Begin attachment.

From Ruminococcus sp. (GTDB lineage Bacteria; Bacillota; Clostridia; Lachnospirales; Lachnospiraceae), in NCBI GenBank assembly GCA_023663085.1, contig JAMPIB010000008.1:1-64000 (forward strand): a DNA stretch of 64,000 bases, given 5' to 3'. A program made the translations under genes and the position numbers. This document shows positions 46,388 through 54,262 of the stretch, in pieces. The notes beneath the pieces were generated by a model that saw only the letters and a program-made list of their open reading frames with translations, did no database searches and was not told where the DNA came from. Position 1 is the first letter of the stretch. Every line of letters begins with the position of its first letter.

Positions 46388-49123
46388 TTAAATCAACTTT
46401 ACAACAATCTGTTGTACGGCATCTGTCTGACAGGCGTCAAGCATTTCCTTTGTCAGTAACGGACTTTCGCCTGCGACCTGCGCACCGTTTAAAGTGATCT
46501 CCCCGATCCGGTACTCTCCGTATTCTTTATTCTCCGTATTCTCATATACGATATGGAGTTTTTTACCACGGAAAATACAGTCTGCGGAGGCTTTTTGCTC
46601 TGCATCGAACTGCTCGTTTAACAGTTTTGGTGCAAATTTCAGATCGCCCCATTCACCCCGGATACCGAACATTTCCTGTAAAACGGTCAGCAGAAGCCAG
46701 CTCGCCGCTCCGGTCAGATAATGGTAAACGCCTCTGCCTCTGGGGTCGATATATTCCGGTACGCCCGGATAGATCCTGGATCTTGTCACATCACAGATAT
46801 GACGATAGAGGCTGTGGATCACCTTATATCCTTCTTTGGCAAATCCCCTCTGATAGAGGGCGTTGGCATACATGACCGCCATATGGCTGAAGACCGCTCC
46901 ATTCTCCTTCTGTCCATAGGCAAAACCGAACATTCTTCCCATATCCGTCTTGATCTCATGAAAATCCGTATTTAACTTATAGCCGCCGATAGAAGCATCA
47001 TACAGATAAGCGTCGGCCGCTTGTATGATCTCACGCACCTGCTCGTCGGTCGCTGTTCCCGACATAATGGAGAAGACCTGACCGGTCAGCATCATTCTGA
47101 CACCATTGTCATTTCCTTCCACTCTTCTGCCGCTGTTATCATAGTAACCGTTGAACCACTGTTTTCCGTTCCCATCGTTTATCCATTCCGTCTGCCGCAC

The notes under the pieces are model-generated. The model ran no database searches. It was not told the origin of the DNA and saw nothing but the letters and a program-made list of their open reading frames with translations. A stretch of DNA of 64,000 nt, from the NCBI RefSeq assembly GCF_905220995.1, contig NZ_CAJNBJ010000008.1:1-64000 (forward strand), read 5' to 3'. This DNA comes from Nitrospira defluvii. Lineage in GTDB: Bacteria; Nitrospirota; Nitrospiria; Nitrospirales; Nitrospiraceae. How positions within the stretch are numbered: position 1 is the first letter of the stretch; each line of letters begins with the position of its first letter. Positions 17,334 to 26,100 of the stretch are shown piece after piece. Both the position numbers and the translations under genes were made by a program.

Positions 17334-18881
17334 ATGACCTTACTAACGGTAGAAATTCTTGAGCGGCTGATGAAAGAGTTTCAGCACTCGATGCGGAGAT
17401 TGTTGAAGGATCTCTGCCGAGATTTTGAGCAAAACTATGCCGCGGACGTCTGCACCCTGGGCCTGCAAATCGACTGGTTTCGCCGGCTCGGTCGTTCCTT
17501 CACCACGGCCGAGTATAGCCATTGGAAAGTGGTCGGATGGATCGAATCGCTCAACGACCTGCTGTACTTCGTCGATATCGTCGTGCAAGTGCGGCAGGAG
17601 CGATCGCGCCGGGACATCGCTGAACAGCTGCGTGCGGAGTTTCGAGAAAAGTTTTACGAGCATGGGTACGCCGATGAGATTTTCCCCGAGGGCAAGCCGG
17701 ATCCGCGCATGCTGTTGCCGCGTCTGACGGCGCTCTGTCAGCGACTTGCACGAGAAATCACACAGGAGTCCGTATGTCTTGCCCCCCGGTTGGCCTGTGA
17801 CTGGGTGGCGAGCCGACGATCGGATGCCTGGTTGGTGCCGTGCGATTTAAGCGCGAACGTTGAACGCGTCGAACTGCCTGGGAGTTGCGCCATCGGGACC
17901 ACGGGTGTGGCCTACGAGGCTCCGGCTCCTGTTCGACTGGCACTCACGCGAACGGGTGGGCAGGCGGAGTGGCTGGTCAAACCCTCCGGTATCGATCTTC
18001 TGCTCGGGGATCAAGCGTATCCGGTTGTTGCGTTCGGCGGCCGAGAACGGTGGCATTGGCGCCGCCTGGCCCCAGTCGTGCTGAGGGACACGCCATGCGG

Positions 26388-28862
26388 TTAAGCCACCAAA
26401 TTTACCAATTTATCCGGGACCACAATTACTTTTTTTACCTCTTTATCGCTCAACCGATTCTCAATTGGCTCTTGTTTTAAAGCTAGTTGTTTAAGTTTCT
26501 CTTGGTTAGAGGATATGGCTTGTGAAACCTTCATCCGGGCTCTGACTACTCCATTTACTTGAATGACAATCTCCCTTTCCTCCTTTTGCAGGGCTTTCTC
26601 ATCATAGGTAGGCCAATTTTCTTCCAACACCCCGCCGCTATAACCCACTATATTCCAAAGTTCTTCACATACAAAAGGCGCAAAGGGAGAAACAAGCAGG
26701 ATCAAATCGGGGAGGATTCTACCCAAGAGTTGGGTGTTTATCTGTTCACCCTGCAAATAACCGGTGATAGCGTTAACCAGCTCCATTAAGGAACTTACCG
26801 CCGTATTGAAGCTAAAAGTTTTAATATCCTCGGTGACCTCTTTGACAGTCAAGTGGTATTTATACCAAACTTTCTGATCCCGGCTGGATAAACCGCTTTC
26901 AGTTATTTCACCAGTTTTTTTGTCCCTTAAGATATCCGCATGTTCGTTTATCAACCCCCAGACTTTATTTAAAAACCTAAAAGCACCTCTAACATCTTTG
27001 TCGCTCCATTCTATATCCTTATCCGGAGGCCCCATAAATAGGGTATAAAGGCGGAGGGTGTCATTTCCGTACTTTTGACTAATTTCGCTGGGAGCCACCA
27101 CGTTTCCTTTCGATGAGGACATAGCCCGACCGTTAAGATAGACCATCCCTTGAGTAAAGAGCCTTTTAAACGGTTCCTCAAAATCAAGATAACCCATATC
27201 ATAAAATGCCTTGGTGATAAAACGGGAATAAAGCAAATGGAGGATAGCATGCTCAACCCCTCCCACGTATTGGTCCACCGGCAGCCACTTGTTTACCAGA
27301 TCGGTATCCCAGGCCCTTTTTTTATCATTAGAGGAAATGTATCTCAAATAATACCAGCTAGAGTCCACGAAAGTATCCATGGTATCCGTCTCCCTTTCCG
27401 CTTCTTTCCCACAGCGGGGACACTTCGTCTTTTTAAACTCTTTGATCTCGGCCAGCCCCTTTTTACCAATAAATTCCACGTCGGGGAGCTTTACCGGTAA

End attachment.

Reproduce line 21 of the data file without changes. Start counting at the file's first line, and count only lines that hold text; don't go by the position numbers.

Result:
18001 TGCTCGGGGATCAAGCGTATCCGGTTGTTGCGTTCGGCGGCCGAGAACGGTGGCATTGGCGCCGCCTGGCCCCAGTCGTGCTGAGGGACACGCCATGCGG